The fate of fall sports in Wisconsin was the sole only item on the agenda of the Wisconsin Interscholastic Athletic Association Board of Control’s special meeting, held Thursday, July 23.

After nearly three hours of reviewing all of the possibilities at hand, in an 8-3 decision the Board approved conducting the fall sports season with a delayed start.

The sports of girls golf, girls tennis, girls swimming and diving, and boys and girls cross country — or low-risk sports — will be permitted to begin practice with prescribed acclimatization protocol Monday, Aug. 17. The earliest practice date for the sports of football, boys soccer, and boys and girls volleyball — considered high-risk sports — is Monday, Sept. 7.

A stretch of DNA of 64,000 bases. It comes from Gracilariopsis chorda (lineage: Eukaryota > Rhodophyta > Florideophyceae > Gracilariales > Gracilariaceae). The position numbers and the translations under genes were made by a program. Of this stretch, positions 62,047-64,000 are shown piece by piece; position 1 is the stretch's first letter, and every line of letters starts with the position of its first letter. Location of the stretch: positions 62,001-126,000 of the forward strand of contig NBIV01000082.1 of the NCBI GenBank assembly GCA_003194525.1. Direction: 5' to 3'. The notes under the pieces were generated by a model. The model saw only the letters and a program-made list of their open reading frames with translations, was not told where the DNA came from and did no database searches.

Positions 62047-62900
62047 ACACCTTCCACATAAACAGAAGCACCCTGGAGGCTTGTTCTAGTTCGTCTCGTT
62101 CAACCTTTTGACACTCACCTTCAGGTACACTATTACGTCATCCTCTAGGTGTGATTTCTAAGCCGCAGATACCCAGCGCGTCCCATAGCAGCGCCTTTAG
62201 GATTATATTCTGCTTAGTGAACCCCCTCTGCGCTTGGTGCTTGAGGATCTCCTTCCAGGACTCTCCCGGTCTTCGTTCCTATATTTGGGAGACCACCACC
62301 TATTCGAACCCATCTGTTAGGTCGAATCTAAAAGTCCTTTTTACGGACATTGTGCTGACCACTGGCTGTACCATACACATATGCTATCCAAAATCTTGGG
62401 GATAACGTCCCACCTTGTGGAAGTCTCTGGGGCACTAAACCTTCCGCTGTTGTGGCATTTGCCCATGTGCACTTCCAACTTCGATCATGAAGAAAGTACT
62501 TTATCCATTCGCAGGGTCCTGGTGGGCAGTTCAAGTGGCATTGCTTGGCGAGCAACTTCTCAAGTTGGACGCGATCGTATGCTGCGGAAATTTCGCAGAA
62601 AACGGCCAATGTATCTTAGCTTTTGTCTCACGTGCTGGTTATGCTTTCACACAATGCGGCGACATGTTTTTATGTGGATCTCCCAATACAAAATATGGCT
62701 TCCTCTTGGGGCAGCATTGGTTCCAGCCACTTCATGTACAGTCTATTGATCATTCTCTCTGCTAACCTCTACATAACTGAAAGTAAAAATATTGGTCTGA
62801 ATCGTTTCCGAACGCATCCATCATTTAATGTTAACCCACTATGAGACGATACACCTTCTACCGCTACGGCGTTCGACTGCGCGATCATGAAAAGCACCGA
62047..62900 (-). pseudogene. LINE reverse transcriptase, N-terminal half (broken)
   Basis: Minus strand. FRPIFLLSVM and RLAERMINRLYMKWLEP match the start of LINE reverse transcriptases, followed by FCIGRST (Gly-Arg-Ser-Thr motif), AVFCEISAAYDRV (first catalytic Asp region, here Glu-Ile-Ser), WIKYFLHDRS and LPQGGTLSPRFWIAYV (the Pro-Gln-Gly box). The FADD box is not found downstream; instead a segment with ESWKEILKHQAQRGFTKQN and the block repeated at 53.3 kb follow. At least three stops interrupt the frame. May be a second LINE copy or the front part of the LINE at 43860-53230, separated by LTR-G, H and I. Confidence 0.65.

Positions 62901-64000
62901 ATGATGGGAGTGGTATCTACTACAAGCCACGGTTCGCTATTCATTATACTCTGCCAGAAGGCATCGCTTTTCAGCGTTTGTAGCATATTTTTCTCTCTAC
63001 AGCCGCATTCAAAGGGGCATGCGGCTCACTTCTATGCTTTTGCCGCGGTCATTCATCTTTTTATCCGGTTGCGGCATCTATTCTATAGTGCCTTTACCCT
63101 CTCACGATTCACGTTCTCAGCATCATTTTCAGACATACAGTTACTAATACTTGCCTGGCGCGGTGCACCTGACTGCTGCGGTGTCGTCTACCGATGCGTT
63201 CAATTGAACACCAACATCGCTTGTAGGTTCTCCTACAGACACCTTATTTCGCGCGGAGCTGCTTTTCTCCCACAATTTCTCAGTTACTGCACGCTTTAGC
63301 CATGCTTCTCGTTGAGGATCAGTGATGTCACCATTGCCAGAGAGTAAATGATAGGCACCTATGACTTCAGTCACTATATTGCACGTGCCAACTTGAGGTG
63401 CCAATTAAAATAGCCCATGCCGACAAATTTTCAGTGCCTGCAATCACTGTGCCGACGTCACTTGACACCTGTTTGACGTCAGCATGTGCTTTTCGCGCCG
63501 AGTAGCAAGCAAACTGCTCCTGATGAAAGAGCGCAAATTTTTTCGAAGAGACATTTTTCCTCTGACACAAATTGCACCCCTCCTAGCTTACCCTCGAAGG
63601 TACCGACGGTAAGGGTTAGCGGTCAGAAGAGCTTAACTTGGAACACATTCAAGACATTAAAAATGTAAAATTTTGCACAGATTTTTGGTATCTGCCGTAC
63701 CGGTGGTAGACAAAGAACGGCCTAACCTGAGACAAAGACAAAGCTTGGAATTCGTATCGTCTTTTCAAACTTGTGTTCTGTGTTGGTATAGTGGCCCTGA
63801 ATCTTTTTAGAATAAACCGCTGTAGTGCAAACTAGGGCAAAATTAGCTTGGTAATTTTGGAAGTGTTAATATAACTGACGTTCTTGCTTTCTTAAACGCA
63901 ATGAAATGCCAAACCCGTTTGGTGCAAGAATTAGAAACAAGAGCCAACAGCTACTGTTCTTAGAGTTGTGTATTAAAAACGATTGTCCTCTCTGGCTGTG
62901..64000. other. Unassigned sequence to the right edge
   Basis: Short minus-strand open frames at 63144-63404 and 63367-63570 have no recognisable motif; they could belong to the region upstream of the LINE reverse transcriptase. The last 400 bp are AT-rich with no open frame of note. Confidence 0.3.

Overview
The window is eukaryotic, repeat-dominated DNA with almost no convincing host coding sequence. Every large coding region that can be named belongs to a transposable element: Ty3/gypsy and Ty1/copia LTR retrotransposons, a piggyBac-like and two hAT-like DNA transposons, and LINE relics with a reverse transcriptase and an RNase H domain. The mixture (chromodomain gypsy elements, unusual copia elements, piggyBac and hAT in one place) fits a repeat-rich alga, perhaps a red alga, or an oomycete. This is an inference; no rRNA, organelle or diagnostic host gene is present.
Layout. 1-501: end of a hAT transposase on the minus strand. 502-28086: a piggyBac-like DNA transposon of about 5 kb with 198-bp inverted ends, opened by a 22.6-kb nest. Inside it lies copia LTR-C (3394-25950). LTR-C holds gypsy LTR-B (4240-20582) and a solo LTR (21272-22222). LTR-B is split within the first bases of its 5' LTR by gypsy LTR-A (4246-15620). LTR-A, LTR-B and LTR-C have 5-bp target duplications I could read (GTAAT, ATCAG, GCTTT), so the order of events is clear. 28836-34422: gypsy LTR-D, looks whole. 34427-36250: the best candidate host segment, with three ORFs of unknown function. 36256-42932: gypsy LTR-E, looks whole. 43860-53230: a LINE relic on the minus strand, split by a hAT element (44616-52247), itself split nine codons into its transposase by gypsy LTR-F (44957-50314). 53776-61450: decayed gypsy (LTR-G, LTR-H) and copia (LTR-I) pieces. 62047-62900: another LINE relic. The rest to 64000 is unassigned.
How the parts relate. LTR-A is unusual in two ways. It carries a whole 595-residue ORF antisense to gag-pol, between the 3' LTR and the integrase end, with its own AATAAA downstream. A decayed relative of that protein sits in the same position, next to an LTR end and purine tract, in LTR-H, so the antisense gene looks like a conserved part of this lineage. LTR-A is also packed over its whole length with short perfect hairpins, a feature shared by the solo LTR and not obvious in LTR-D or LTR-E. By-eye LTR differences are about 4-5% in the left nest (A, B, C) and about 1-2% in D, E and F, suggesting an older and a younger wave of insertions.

That decision wasn’t supported by two local school districts, Deerfield and Cambridge. Deerfield is located within Dane County, which at this time is still in Phase 2 of the reopening plan during the COVID-19 pandemic and doesn’t permit events of over 25 people and with social distancing at one time. And while the Cambridge High School campus is within the borders of Jefferson County, Blue Jays athletics play a wide number of schools in Dane County.

“We don’t know for sure what we’re doing in Deerfield yet, but with the reality of some of the restrictions in Dane County, for example, we can’t play a football game right now,” said Deerfield Athletic Director Matt Polzin. “Selfishly for kids in Dane County, it wasn’t the best day … I kind of feared (that outcome) was going to happen.”

District 6 representative and Cambridge District Administrator Bernie Nikolay was one of the three no-votes on the 11-member WIAA Board of Control.

“I represent a lot of Dane County schools and although (the southwest plan) had a lot of pitfalls, I felt it was fairest for everyone involved and would allow a uniform schedule,” he said. “It also gave Dane County students and athletes hope at least that they’d have three seasons, where right now it’s not a very good situation for them.”